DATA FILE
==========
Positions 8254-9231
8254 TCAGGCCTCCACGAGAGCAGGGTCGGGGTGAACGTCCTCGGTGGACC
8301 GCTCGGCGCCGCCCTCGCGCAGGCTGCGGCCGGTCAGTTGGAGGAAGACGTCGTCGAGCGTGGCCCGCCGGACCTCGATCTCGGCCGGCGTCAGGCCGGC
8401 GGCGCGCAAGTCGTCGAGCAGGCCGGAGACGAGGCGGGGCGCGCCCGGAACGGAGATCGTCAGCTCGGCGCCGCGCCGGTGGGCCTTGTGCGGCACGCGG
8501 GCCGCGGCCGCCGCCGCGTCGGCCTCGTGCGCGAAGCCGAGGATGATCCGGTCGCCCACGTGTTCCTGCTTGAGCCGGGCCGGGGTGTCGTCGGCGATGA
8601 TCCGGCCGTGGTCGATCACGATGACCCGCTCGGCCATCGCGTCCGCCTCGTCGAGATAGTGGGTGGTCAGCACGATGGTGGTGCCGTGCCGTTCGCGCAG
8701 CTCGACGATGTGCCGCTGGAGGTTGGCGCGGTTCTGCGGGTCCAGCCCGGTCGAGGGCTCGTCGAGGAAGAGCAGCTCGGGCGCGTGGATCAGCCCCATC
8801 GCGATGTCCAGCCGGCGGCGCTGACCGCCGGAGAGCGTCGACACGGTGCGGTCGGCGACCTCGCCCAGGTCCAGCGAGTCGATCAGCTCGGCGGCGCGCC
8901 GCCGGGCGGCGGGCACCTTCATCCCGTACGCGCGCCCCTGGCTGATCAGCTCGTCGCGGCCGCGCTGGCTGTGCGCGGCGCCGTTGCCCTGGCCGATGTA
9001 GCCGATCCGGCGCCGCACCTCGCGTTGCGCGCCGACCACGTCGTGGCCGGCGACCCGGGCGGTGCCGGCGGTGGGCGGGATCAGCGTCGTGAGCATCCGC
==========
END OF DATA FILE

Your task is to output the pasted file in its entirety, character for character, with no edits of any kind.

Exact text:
Positions 8254-9231
8254 TCAGGCCTCCACGAGAGCAGGGTCGGGGTGAACGTCCTCGGTGGACC
8301 GCTCGGCGCCGCCCTCGCGCAGGCTGCGGCCGGTCAGTTGGAGGAAGACGTCGTCGAGCGTGGCCCGCCGGACCTCGATCTCGGCCGGCGTCAGGCCGGC
8401 GGCGCGCAAGTCGTCGAGCAGGCCGGAGACGAGGCGGGGCGCGCCCGGAACGGAGATCGTCAGCTCGGCGCCGCGCCGGTGGGCCTTGTGCGGCACGCGG
8501 GCCGCGGCCGCCGCCGCGTCGGCCTCGTGCGCGAAGCCGAGGATGATCCGGTCGCCCACGTGTTCCTGCTTGAGCCGGGCCGGGGTGTCGTCGGCGATGA
8601 TCCGGCCGTGGTCGATCACGATGACCCGCTCGGCCATCGCGTCCGCCTCGTCGAGATAGTGGGTGGTCAGCACGATGGTGGTGCCGTGCCGTTCGCGCAG
8701 CTCGACGATGTGCCGCTGGAGGTTGGCGCGGTTCTGCGGGTCCAGCCCGGTCGAGGGCTCGTCGAGGAAGAGCAGCTCGGGCGCGTGGATCAGCCCCATC
8801 GCGATGTCCAGCCGGCGGCGCTGACCGCCGGAGAGCGTCGACACGGTGCGGTCGGCGACCTCGCCCAGGTCCAGCGAGTCGATCAGCTCGGCGGCGCGCC
8901 GCCGGGCGGCGGGCACCTTCATCCCGTACGCGCGCCCCTGGCTGATCAGCTCGTCGCGGCCGCGCTGGCTGTGCGCGGCGCCGTTGCCCTGGCCGATGTA
9001 GCCGATCCGGCGCCGCACCTCGCGTTGCGCGCCGACCACGTCGTGGCCGGCGACCCGGGCGGTGCCGGCGGTGGGCGGGATCAGCGTCGTGAGCATCCGC